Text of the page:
Fizban’s Treasury of Dragons–Dungeons & Dragons sourcebook is the ultimate guide to dragons and building your own dragonkind


Review by C.J. Bunce

Fizban’s Treasury of Dragons, the latest Dungeons & Dragons sourcebook heading your way from Wizards of the Coast, is the closest of any 5th Edition volume to the original books from when I was a teenager in the 1980s.  If you know even a little kid who is fascinated with dragons, this is the book to drop into their hands.  They may not understand it all, but it’s stuffed full of wonderful dragon artwork and enough worldbuilding lore to open the eyes of any kid interested in fantasy.  For D&D gamers already playing, it contains character-building tools to make your hero steeped in dragonkind, and for dungeon masters, it provides some fun options to incorporate more Dragons or dragons (they’re different) into your next adventure, whether you’re wandering into the Forgotten Realms, Oerth of the World of Greyhawk, Krynn of Dragonlance, Eberron, or pretty much anyplace else.  You can pre-order Fizban’s Treasury of Dragons with the standard cover by Chris Rahn here at Amazon now, or order the alternate “soft-touch” edition by Anato Finnstark from your local game shop.

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If you love Smaug, Puff, Norberta, Alduin, Elliott, Balthromaw, Spike, Falkor, Stanley Steamer, Stegoman, Gleep, Saphira, Porunga, H.R. Pufnstuf, or Lockheed, or you came to love dragons from Dragon’s Lair, Dragonslayer, or Dragonheart, How to Train Your Dragon or Game of Thrones, whether your favorite is Haku from Spirited Away, Maleficent from Sleeping Beauty, or the kaiju King Ghidorah, or you were reeled into the dragon realm from watching Mulan’s Mushu or Sisu from Raya and the Last Dragon, or you had your first encounter in Magic the Gathering, Yu-Gi-Oh!, or Pokémon, Fizban’s Treasury of Dragons provides all the lore and stunningly expansive details on everything you want to know about dragons.

So what’s inside?

First of all, this is a guide to the chromatic and metallic dragons in the Monster Manual, and new gem dragons.  These are the small “d” dragons.  Other, big “D” Dragons are considered types–tangential, but included to some extent, like dragon turtles and faerie dragons.  Dragonsight is a unique power that gives certain dragons a sight into the multiverse–an interesting concept explored here.  The guide begins with options to pull dragons or dragon lore into adventures, including three variant dragon-born races, two dragon-oriented subclasses (the Drakewarden ranger and the Way of the Ascendant Dragon monk), feats, and suggestions to connect any class to a dragon theme.  Maybe you use an old dragon tooth, horn, claw, or scale to focus spellcasting.  Maybe you have protective wings to shield you.  It is called Dungeons & Dragons, after all.  Now’s the time to make it count!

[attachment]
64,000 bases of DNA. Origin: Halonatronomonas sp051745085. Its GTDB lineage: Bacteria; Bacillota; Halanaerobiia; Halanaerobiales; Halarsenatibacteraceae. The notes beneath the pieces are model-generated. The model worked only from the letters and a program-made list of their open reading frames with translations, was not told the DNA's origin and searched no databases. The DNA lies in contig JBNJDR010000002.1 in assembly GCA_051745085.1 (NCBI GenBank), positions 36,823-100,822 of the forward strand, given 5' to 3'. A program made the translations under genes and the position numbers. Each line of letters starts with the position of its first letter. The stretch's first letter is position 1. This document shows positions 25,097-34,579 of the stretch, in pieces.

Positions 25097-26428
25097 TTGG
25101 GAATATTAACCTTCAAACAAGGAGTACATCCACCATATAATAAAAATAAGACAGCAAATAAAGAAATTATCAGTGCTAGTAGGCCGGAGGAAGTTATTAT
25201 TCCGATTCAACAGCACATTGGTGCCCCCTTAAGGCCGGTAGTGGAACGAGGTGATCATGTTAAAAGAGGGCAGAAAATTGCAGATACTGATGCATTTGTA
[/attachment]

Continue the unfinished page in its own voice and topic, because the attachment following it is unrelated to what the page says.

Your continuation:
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Readers will be introduced to new spells (like a psychic lance), magic items (like a sapphire buckler made from a dragon scale), new dragon’s hoard items (the power of dragon-touched items is diverse), and supernatural gifts connected to a dragon’s power (perhaps you’ll adapt the qualities of a specific dragon).  Chapter 3 includes tips for DMs: build a roleplay dragon, incorporate characters tied to dragonkind, build roles into an adventure or start a full-on dragon campaign.  Transform dragons from the Dungeon Master’s Guide from non-playable characters to full-fledged campaign roles.  Fizban’s Treasury of Dragons includes list after list of traits and ideas to consider.  Perhaps your dragon is a crime boss (like Jabba the Hutt) or a powerful Emperor.  Lead players to reclaim a lair or steal a treasure.

Options for lairs and hoards are endless, and the guide will get you started.  Move beyond a simple sleeping Smaug.  Where is the lair, how old is it, and what’s in it?  Learn how a hoard itself can hold power and magic.  You’ll even have the ability to randomly build a hoard via dice roll and several tables of options.

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In the included Draconomicon, meet twenty new dragons, each with detailed maps, traits, ideals, and hooks, connections, and actions.  There are faerie dragons, moonstone dragons, and shadow dragons.  The Bestiary features thirty creatures, introducing the family of gem dragons, cousins of the chromatic and metallic dragons of the Monster ManualMeet Bahamut, Tiamat, the dracohydra, the vile dragonbone golem, the dragonnel, eyedrakes, hoard scarabs, the liondrake, and the ancient sea serpent.

The sidebar matter is indexed upfront and a helpful final page arranges creatures by challenge rating and type.

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In a big year of new D&D publications, Fizban’s Treasury of Dragons is an exciting addition, a very different supplement to let you bring dragons to life, following 2021’s Candlekeep Mysteries, Van Richten’s Guide to Ravenloft, and The Wild Beyond the Witchlight (plus another adventure is expected by year end–Strixhaven: A Curriculum of Chaos!).


Pre-order Fizban’s Treasury of Dragons with the standard cover here from Wizards of the Coast at Amazon now (or order the alternate shimmering, soft-touch edition from your local game shop).  It arrives in just over a week, October 26, 2021.  Also, you can pre-order Wizards of the Coast’s next book, Strixhaven: Curriculum of Chaoshere–it’s coming November 16, 2021.  Look for a review of that volume here at borg soon.

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